Men have the edge on women when it comes to how much they know about safety-related automotive technologies that have come to pass this decade. Take electronic stability control as an example: 58 percent of men knew what this safety feature was for, compared to the 26 percent that did. And 24 percent of these men how electronic stability control helped to make people safer drivers, versus 13 percent of women.
As for what technology features they want in their next car, men and women are pretty much in agreement. More women than men (57 percent vs. 53 percent) want a car with state-of-the-art technology upgrades. Technologies that top the list for women and men (respectively) are: GPS (65 percent vs. 61 percent); forward collision warning (60 percent vs. 53 percent); and rear-view cameras (58 percent vs. 53 percent).
What do you think? Are women safer drivers than men? And what can the sexes learn form each other when it comes to driving safety? Let us know in the comments section below.
In welcome news, a senior Saudi prince is questioning a ban on women driving. He says by lifting the ban, the Gulf Arab state would help reduce their dependence on millions of foreign workers.
Ruled by the al-Saud family, along with clerics from the strict Wahhabi school of Islam, the state has banned women from driving, and they must be covered from head to toe while in public. As of late, the royal family as been bombarded with calls from activists about making changes, and already, they have brought about some political reforms.
A supporter of this reform is Prince Alwaleed bin Talal, a nephew of King Abdullah, who has said that by making this change, they would be able to send about 750,000 foreign drivers home.
“A lot of Saudi women want to drive their car in line with strict regulations and wearing a headscarf. But now they need a driver … This is an additional burden on households,” said Prince Alwaleed bin Talal.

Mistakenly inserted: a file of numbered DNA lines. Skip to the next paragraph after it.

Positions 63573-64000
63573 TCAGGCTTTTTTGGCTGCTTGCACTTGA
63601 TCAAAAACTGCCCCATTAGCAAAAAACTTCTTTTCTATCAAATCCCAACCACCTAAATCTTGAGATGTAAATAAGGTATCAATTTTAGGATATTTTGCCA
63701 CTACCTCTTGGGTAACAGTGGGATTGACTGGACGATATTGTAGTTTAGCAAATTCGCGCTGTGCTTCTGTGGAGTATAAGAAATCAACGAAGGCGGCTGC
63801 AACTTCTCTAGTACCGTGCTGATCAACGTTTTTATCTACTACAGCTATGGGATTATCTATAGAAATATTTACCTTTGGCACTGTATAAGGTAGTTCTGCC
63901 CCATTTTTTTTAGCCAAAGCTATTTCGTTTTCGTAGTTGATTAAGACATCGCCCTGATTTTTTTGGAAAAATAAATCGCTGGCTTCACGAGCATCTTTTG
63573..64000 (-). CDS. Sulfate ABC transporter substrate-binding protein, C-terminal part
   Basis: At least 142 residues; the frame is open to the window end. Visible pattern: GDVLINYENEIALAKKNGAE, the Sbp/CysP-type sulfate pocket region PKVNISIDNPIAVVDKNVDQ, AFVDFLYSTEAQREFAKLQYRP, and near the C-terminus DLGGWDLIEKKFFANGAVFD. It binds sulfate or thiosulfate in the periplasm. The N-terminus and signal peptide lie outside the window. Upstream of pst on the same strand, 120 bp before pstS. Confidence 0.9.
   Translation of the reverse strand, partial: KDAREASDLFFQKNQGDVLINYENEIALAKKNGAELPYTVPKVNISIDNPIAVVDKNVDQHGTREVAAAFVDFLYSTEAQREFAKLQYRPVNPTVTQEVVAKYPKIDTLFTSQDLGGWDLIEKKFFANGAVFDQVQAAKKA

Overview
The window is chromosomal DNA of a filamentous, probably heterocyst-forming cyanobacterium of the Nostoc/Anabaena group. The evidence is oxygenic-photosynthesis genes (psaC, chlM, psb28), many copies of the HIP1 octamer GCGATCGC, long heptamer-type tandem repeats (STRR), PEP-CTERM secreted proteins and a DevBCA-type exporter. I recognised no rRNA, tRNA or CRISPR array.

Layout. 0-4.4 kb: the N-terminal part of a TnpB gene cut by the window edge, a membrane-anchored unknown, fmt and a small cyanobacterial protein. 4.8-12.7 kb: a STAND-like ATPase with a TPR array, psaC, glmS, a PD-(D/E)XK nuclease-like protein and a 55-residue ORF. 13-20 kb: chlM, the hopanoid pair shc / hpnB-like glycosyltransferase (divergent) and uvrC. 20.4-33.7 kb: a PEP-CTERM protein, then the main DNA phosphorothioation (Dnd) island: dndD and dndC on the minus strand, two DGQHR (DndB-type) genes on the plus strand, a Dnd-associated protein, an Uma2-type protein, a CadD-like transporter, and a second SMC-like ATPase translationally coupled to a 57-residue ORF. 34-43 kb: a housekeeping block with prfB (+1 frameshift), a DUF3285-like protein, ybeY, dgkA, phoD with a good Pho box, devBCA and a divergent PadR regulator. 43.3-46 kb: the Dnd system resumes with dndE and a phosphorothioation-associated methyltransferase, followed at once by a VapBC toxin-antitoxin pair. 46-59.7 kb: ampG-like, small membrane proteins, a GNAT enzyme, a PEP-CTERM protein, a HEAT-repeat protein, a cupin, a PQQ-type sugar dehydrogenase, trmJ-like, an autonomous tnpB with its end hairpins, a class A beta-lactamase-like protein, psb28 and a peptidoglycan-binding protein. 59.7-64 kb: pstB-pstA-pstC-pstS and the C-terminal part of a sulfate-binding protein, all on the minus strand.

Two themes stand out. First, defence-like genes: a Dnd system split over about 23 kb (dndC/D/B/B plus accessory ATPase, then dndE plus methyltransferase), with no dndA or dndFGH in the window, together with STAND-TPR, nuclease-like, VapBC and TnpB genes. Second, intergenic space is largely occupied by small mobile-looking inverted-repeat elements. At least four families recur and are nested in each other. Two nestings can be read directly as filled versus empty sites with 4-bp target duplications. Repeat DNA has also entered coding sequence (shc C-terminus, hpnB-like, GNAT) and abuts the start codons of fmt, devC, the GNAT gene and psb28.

For the ban to be lifted, the government must consult with the country’s top Islamic scholars. As of right now, Saudi women must abide by a male “guardianship” system. This means they need to show permission from their guardian, usually their father, brother or husband, to travel to work.
What scares the bejesus out of you? Spiders? Clowns? Garden gnomes? If you’re a man, chances are you’re afraid of your wife’s or girlfriend’s driving.
So it’s a bit of a stereotype, but a recent poll taken by OnePoll.com, an online market research firm, asked 3,000 men a series of questions about how they felt being a passenger riding along with a female driver. The results found that a third of men are afraid in the passenger seat. Around one-fifth of those polled often grip the seat cushion in fear and one in ten said they had been forced to grab the steering wheel as their partner took her eyes off the road.
OnePoll.com spokesperson said that most men “feel they are better drivers than the women in their lives,” as well as “believe they concentrate a lot better, read road situations more quickly and clearly and have better reactions.” Some of the respondents even went on to say they could never relax when their other half was driving.
Hit the jump for a list of the top 10 complaints made about women’s driving: